Chicago cit­i­zens aim to ID of­fi­cers in mis­con­duct cases

Web­site lets public search po­lice data

The Washington Times Weekly - - Politics - BY AN­DREA NOBLE

It’s rare when a mis­con­duct com­plaint filed against a Chicago po­lice of­fi­cer ends in dis­ci­pline: Com­plaints records show of­fi­cers were pun­ished as a re­sult of just 2 per­cent of the more than 28,000 mis­con­duct ac­cu­sa­tions from 2011 to 2015.

One prob­lem blamed for the low dis­ci­pline rate is the im­me­di­ate dis­missal of more than a quar­ter of com­plaints in which an of­fi­cer can’t be iden­ti­fied, says a trans­parency and dig­i­tal rights ad­vo­cacy group that has de­signed an on­line crowd­sourc­ing tool to help de­ter­mine the iden­ti­ties of in­volved of­fi­cers.

Lucy Par­sons Lab this week launched OpenOver­sight, a web­site the public can use to search for of­fi­cers’ names, badge num­bers and — when avail­able — pho­to­graphs. The first of its kind in the United States, the project en­ables users to search for of­fi­cers by en­ter­ing in­for­ma­tion about their rank, es­ti­mated age, race and gen­der.

The goal is to make it eas­ier for wit­nesses and vic­tims of po­lice mis­con­duct to file re­ports and to cor­rectly identify the of­fi­cers in­volved, said Freddy Mar­tinez, di­rec­tor of Lucy Par­sons Labs.

“We hear anec­do­tally, ‘I don’t know who it was but if I saw their face I would rec­og­nize them,” Mr. Mar­tinez said of peo­ple who have been un­able to file com­plaints. “That was one of the things we were try­ing to ad­dress.”

The project is be­ing launched two years af­ter the fatal po­lice shoot­ing of Laquan McDon­ald, a case that drew na­tional at­ten­tion. A video that showed Of­fi­cer Ja­son Van Dyke fire 16 shots at the 17-year-old boy trig­gered public outcry when it was re­leased last year. Since then, Of­fi­cer Van Dyke was charged with mur­der, the city’s po­lice chief was fired and the Jus­tice Depart­ment opened a fed­eral civil rights in­ves­ti­ga­tion into the po­lice depart­ment’s prac­tices.

But even as of­fi­cials pledged greater trans­parency while work­ing to re­form the po­lice depart­ment, jour­nal­ists and ad­vo­cates have stepped up their own open records re­quests in a bid to give the public more in­for­ma­tion about how the depart­ment op­er­ates.

The jour­nal­ist non­profit group In­vis­i­ble In­sti­tute went to court over ac­cess to po­lice com­plaint records. It suc­ceeded in get­ting them re­leased last year and cre­ated a search­able on­line data­base. The in­for­ma­tion it ob­tained shows that only a frac­tion of com­plaints re­sulted in dis­ci­pline and high­lighted in­stances in which of­fi­cers con­victed of crimes had racked up dozens of com­plaints that in­ves­ti­ga­tors deemed un­founded.

Cit­ing re­cently ob­tained com­plaint data rang­ing back to 1967, the Chicago Tri­bune re­ported last week that seven of­fi­cers had amassed more than 100 com­plaints apiece, while 62 of­fi­cers racked up at least 70 com­plaints.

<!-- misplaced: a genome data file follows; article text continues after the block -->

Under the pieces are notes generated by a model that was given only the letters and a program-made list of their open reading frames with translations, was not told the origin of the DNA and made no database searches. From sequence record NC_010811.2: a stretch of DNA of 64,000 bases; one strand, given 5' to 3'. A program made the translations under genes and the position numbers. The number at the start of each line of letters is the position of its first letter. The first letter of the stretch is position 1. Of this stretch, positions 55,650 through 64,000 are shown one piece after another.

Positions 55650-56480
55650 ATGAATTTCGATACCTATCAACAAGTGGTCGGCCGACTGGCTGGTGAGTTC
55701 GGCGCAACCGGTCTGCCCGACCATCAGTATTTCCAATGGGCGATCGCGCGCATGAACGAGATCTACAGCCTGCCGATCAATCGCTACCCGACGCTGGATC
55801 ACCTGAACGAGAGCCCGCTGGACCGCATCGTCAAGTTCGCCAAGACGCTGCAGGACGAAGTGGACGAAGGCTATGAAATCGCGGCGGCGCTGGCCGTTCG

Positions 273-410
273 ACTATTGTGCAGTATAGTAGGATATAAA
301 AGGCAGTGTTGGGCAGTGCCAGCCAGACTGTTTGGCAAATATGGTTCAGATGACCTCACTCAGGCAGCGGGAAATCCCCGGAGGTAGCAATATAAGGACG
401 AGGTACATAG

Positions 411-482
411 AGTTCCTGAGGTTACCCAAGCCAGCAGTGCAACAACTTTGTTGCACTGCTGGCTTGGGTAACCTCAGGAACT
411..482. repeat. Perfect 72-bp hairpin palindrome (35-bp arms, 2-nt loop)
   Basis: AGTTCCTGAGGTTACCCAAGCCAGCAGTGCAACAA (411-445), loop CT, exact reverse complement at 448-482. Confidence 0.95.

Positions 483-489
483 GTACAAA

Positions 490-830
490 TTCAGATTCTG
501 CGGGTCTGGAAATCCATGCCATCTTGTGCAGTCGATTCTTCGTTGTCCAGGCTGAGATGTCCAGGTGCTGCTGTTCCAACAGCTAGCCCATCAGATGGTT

“Right now, peo­ple make com­plaints and then they never hear back from some­one,” said Cha­clyn Hunt, a civil rights at­tor­ney with In­vis­i­ble In­sti­tute.

She said the crowd­sourc­ing el­e­ment of the OpenOver­sight photo data­base is a good way to ad­dress a prob­lem that the In­de­pen­dent Po­lice Re­view Au­thor­ity, which han­dles po­lice com­plaints, hasn’t de­vised a pol­icy to han­dle.

Through anec­dotes, Ms. Hunt said, she has heard that when a per­son doesn’t have the name or badge num­ber of an of­fi­cer, in­ves­ti­ga­tors might call the po­lice depart­ment to check records for who was dis­patched to a call or was on duty in a spe­cific area. Other times, in­ves­ti­ga­tors show photo ar­rays to the peo­ple mak­ing com­plaints.

“But of­ten they are pho­tos that are taken when the of­fi­cer grad­u­ated from the po­lice academy and could be years old,” she said.

“I think it’s solv­ing the prob­lem from the best way they can from a cit­i­zen an­gle,” she said.

Nei­ther a rep­re­sen­ta­tive for the Chicago Po­lice Depart­ment nor the In­de­pen­dent Po­lice Re­view Au­thor­ity re­sponded to re­quests for com­ment on the OpenOver­sight project or the com­plaint process.

There is con­cern among the Chicago po­lice union that the project may put of­fi­cers at risk or po­ten­tially blow the cover of those op­er­at­ing in spe­cial­ized un­der­cover units.

“It seems to me a lit­tle ex­treme,” said Dean An­gelo, pres­i­dent of the Chicago Fra­ter­nal Or­der of Po­lice. “There are mech­a­nisms in place to have ev­ery­one eas­ily iden­ti­fied through the ad­min­is­tra­tive pro­ce­dures in place.”


A dash-cam video from the Chicago Po­lice Depart­ment shows Laquan McDon­ald mo­ments be­fore his fatal shoot­ing. Two years later, the OpenOver­sight web­site has been launched to help the public identify po­lice of­fi­cers ac­cused of mis­con­duct.

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